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Intel to detail new chips at conference

The new multicore processors are expected to emerge in 2006 and, sources say, will sport greater energy efficiency and manageability.

Intel plans to provide details on a new generation of multicore processors at its semiannual developer conference in two weeks--and in the process highlight how its chip families are coming back together.

The new chips will start to emerge in the second half of 2006 and sport, among other attributes, greater energy efficiency and better manageability, according to sources familiar with the company's plans. The chips are code-named Merom (for notebooks), Conroe (for desktops) and Woodcrest (for servers).

Intel CEO Paul Otellini plans to provide details about the new generation of chips on Aug. 23, the first day of the Intel Developer Forum, which will take place in San Francisco.

The design of these upcoming processors is largely derived from the Pentium M notebook line of chips. For the past few years, Intel has produced chips based on two separate architectures. Current Pentium 4 desktop chips and Xeon server chips come from the NetBurst architecture.

The power consumption of the NetBurst chips, however, has created problems for PC makers and limited performance gains. Intel had to cancel a 4GHz Pentium 4 in part because of excessive power consumption and consequent heat dissipation.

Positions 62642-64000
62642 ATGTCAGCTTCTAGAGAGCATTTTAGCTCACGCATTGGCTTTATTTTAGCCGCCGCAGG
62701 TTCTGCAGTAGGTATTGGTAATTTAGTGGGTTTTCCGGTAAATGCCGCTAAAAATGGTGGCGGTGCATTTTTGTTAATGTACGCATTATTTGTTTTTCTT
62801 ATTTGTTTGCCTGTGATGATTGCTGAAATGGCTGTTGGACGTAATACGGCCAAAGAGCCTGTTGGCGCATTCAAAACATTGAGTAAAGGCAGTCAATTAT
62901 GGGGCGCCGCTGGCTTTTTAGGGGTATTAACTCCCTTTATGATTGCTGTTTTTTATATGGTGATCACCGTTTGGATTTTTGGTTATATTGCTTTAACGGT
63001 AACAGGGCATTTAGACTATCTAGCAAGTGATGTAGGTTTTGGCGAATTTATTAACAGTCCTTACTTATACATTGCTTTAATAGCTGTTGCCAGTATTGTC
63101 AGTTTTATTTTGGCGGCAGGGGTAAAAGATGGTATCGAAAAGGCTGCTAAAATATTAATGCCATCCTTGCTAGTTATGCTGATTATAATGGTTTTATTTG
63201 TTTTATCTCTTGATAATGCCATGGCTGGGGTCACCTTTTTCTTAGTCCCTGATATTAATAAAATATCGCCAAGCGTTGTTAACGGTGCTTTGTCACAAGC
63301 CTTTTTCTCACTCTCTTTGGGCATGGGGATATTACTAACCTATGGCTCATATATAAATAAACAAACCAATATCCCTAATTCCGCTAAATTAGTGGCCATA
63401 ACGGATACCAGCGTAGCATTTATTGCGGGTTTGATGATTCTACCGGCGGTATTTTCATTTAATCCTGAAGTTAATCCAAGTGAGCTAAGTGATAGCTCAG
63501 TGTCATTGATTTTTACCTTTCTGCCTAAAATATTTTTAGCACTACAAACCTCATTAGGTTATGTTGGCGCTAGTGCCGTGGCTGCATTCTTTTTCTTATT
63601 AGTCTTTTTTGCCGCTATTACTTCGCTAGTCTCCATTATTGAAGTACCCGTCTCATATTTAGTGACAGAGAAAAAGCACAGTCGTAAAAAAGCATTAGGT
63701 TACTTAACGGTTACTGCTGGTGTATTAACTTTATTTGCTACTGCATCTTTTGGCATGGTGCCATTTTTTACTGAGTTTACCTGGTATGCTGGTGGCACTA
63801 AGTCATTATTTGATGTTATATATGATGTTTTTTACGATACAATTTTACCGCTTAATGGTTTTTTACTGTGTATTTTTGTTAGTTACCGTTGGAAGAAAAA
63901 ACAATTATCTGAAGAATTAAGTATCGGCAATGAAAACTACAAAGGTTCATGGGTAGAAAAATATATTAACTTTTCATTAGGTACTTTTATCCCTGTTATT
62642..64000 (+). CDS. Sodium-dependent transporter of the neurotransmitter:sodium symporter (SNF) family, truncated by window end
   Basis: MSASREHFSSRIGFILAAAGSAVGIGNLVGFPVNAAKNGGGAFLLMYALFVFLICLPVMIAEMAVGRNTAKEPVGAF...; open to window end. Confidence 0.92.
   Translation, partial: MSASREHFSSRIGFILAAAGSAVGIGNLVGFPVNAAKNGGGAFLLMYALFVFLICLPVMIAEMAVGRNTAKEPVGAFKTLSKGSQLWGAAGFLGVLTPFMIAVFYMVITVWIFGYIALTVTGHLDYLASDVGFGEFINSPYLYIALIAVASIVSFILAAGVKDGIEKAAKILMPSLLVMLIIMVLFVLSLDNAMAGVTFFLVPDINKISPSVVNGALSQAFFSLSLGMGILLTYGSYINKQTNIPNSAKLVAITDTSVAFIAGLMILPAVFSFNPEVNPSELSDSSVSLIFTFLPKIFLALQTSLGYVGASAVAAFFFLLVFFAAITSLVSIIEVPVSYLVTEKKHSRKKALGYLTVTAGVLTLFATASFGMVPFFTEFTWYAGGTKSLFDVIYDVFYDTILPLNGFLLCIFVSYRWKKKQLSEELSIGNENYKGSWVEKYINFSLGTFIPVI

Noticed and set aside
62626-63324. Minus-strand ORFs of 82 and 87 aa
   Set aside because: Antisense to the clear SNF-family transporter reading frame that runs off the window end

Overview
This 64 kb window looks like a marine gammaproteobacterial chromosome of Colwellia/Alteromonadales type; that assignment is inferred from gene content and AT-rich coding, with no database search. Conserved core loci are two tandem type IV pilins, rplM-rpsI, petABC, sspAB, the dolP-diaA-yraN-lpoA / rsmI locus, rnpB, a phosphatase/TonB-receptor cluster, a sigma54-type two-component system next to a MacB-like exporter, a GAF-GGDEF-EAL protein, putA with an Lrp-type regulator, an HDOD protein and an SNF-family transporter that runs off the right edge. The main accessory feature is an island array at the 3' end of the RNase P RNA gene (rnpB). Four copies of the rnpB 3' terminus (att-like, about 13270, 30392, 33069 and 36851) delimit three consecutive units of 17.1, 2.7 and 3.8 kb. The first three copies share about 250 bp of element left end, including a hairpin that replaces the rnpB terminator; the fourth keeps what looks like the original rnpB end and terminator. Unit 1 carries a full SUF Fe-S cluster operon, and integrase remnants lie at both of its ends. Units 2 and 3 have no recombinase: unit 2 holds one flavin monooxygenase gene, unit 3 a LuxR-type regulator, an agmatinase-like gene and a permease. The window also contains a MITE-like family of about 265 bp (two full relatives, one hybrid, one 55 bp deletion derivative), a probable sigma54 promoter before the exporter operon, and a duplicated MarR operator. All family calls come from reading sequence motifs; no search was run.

Although the various Merom and Conroe chips will differ by cache size and other attributes, the fact that they will share similar architectures will likely help streamline some engineering issues for Intel. It will also likely be seen as a victory for globalization--the Pentium M came out of Intel's Israel facilities; NetBurst emerged from the U.S.

As at the last Intel Developer Forum in March, the dual-core and multicore concept will be tough to escape at the upcoming three-day event. The company plans to provide updates on dual-core chips, code-named Yonah, Presler and Cedar Mill, that will come out in the first half of 2006. Although these chips precede the Merom generation convergence, they will also be made on the 65-nanometer manufacturing process, which will begin later this year.

The general managers of Intel's different divisions will also provide updates. Sean Maloney, who runs the Mobility Group, plans to discuss WiMax and Intel's plan to get cell phones and notebooks to interoperate better.

Similarly, Pat Gelsinger (Digital Enterprise) Lou Burns (Digital Health) and Don MacDonald (Digital Home) will flesh out the news in their respective worlds.

Rival Advanced Micro Devices, meanwhile, will likely be holding briefings on the same week at nearby hotels.